The French president abandoned moderation and launched the “anti-inflation quarter” program, a package of extreme left-wing measures similar to the “Fair Prices” applied in Argentina and Venezuela.
Far away was the figure of the moderate leader once shown by French Emmanuel Macron.
This Monday, the president of the Fifth Republic announced a package of extreme left-wing measures to “fight inflation”.
In a completely desperate act, and going against his liberal allies in the government, Macron announced a generalized price freeze for 90 days (one quarter) under the “anti-inflation quarter” program with characteristics very similar to those employed in the “Fair Prices” program in Argentina and Venezuela.
The leading French supermarket chains will be affected, mainly Carrefour and Intermarché, which will have to maintain a fixed basket of between 400 and 500 products.
Similarly, the Casino chain deployed its own list of 500 frozen prices for 90 days, which will be in effect as of March 15.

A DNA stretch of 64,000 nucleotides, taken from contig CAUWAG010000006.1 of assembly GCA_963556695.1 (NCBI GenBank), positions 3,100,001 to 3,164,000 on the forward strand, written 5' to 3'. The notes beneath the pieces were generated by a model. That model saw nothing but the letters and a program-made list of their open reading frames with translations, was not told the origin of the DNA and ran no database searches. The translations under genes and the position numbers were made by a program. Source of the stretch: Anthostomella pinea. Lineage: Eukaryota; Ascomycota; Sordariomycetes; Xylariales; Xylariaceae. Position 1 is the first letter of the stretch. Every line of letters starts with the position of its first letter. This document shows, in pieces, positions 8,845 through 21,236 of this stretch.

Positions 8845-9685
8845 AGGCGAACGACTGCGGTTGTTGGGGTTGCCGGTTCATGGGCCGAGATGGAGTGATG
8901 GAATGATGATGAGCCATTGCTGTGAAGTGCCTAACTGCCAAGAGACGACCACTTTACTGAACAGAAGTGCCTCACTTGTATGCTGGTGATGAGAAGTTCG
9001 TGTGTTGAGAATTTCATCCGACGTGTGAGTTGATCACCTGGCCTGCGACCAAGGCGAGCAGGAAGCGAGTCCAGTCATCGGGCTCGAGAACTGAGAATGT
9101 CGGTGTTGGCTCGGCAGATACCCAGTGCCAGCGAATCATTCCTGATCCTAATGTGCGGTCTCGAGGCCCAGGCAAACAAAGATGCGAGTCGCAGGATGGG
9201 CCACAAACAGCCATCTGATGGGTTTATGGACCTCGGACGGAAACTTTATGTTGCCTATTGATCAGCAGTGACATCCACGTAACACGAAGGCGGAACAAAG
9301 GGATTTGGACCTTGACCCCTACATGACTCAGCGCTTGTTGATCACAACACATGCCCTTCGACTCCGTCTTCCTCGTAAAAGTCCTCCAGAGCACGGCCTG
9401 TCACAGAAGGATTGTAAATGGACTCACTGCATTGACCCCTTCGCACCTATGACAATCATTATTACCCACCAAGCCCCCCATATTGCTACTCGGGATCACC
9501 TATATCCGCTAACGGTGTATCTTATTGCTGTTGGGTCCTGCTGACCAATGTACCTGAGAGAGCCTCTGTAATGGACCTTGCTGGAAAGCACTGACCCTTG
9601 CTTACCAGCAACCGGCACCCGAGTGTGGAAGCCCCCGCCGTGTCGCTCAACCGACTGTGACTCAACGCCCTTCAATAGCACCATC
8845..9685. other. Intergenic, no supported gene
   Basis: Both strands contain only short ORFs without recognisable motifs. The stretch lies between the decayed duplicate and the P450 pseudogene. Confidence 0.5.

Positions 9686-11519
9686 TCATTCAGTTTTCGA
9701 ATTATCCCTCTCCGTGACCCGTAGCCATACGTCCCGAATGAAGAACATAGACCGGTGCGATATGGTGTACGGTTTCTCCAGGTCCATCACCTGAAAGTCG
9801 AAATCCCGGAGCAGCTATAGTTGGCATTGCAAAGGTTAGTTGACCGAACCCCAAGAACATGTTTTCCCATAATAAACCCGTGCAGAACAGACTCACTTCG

It should be noted that throughout history, each and every fiscal intervention has failed to contain the impact of inflation since the generalized rise in prices is a phenomenon that results from the expansion of the money supply.
“It will be a massive, effective, and protective measure, guaranteeing the lowest possible price on several items, which will be freely chosen by distributors, taking the lowest possible price level from retailers’ margins,” declared Economy Minister Bruno Le Maire.
It is a program that combines the agreement with price control.
Supermarkets are allowed to set their own frozen price lists for 90 days, although they are urged to do so, and as a result, a cost of millions of euros is generated on retail margins.
In return, the Gallic government promises to intercede as a negotiator vis-à-vis wholesale suppliers to offset part of the losses.
“We will reopen commercial negotiations with the major industrialists so that the reduction in wholesale prices, which we are seeing on the markets,” announced the Minister of Economy.
The truth is that this type of program is a sort of temporary patch rather than a medium and long-term solution.
Inflation increased again in February and reached 6.2% year-on-year, the highest since 1985, while in the food item (the most worrying for public opinion), inflation exceeded 14%.
As long as the monetary surplus in the economy is not corrected, nominal demand for all goods and services will continue to increase across the board, and prices will have to adjust upwards.
The European Central Bank raised its interest rate to 3% annually in February but reacted late to inflation.
With information from LGI